Article révisé par les pairs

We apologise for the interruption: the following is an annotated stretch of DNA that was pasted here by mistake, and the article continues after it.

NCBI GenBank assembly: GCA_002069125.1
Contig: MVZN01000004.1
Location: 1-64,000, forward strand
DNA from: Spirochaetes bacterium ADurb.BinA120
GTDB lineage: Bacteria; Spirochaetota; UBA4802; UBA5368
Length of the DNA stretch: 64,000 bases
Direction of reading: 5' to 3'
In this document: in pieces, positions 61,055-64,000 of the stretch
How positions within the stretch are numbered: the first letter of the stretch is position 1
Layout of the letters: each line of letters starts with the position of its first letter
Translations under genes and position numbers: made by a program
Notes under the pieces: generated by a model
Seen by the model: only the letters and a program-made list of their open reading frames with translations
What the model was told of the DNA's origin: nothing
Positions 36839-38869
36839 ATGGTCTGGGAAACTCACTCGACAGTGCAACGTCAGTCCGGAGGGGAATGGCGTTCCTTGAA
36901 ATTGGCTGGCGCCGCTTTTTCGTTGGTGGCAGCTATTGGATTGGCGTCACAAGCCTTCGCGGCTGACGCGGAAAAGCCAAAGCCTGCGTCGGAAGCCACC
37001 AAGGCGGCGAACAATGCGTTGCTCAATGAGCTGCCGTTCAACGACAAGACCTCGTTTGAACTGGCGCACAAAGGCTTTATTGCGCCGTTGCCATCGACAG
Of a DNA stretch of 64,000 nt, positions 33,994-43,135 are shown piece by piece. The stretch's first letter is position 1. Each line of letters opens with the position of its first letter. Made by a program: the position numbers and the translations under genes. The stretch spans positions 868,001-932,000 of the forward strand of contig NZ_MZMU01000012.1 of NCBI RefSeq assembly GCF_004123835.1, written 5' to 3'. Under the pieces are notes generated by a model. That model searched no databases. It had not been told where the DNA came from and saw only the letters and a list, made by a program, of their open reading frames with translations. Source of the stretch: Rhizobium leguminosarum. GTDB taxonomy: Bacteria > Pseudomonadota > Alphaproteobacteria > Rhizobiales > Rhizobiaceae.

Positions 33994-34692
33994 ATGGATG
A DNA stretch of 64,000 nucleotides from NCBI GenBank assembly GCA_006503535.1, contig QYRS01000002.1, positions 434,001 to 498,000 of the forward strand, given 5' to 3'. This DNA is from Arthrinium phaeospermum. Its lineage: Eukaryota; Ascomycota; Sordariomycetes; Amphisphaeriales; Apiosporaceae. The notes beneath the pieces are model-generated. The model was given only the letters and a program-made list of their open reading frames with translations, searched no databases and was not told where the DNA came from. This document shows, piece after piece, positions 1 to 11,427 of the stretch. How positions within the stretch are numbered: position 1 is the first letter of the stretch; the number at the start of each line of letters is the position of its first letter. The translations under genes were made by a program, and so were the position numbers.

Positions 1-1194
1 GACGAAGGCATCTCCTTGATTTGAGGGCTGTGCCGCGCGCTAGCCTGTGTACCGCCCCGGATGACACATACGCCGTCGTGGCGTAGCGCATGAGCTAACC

Résumé : Specific situational pictures are interfaces centralising continuously updated information about the situation at the external borders of the EU and dedicated to being shared with third countries. Frontex operates them and shares them through working agreements with third countries. On the basis of the information received, third countries may engage in refoulement contrary to European and international law, for which the responsibility of Frontex as the sharer of critical information must be examined. Building upon the law of non-contractual liability of the EU, this paper aims at pinpointing the technical characteristics of specific situational pictures that hamper holding Frontex responsible for the refoulements carried out by third countries on the basis of information shared. This paper argues that the principle of non-refoulement in EU law contains the obligation not to share information susceptible of leading to refoulement. Compensating the damage of people undergoing refoulement by third countries informed by specific situational pictures operated by Frontex is challenging, as the multiplicity of actors, the automation of data updates and the lack of transparency of these situational pictures blurs the lines of the attribution of responsibility.